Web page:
Friday, April 11, 2008

Application Domains

What is an application domain?

An AppDomain can be thought of as a lightweight process. Multiple AppDomains can exist inside a Win32 process. The primary purpose of the AppDomain is to isolate applications from each other, and so it is particularly useful in hosting scenarios such as ASP.NET. An AppDomain can be destroyed by the host without affecting other AppDomains in the process.Win32 processes provide isolation by having distinct memory address spaces. This is effective, but expensive. The .NET runtime enforces AppDomain isolation by keeping control over the use of memory - all memory in the AppDomain is managed by the .NET runtime, so the runtime can ensure that AppDomains do not access each other's memory.One non-obvious use of AppDomains is for unloading types. Currently the only way to unload a .NET type is to destroy the AppDomain it is loaded into. This is particularly useful if you create and destroy types on-the-fly via reflection.

How does an AppDomain get created?

AppDomains are usually created by hosts. Examples of hosts are the Windows Shell, ASP.NET and IE. When you run a .NET application from the command-line, the host is the Shell. The Shell creates a new AppDomain for every application.AppDomains can also be explicitly created by .NET applications. Here is a C# sample which creates an AppDomain, creates an instance of an object inside it, and then executes one of the object's methods:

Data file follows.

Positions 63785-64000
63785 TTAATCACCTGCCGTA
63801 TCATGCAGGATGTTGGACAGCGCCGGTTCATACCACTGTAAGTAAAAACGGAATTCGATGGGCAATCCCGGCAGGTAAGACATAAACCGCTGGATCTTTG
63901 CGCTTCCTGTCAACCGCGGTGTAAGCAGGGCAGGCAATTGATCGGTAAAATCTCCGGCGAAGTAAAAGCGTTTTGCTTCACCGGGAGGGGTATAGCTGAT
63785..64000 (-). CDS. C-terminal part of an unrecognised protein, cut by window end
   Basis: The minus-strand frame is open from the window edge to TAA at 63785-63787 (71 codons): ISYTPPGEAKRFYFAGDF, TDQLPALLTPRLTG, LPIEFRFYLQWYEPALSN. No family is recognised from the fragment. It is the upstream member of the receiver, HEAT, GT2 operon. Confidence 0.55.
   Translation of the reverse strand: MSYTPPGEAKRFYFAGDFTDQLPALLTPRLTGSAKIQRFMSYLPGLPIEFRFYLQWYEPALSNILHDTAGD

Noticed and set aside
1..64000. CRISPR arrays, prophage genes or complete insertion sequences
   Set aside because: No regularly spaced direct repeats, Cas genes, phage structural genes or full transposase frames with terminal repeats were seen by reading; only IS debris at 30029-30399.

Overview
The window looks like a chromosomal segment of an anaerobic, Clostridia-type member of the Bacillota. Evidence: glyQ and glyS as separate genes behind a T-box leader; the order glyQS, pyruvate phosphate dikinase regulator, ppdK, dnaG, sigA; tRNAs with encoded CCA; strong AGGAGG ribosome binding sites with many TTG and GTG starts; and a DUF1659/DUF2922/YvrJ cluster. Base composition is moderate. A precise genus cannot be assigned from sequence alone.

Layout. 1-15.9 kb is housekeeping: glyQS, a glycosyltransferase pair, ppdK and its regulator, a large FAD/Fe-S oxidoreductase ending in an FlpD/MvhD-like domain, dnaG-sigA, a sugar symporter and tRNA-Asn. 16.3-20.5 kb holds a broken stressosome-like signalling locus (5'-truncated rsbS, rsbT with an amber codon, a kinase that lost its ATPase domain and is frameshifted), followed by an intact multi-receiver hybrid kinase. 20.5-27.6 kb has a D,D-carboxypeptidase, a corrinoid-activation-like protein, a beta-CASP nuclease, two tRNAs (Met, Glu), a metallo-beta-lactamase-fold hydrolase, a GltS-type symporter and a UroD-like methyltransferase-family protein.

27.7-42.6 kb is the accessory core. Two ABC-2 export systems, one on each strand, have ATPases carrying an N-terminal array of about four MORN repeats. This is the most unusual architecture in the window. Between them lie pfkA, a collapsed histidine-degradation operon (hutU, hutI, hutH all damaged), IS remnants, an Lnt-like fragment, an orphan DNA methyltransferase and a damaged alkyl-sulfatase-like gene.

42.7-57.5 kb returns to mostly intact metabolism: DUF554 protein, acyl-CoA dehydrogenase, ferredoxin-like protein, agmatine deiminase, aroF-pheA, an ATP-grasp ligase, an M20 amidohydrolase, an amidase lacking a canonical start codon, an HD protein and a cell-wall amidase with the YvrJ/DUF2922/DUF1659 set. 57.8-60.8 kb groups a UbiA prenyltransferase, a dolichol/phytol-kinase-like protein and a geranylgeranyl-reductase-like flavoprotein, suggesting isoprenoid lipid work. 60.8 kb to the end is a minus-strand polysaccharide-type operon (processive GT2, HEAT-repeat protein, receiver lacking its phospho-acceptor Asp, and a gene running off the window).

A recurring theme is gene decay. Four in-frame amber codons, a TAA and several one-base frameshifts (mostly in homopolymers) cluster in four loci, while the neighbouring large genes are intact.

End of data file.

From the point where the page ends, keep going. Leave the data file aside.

using System;
using System.Runtime.Remoting;
using System.Reflection;

public class CAppDomainInfo : MarshalByRefObject

public string GetName()
return AppDomain.CurrentDomain.FriendlyName;
public class App
public static int Main()
AppDomain ad = AppDomain.CreateDomain( "Andy's new domain" ); CAppDomainInfo adInfo = (CAppDomainInfo)ad.CreateInstanceAndUnwrap(Assembly.GetCallingAssembly().GetName().Name, "CAppDomainInfo" );
Console.WriteLine( "Created AppDomain name = " + adInfo.GetName()
return 0;

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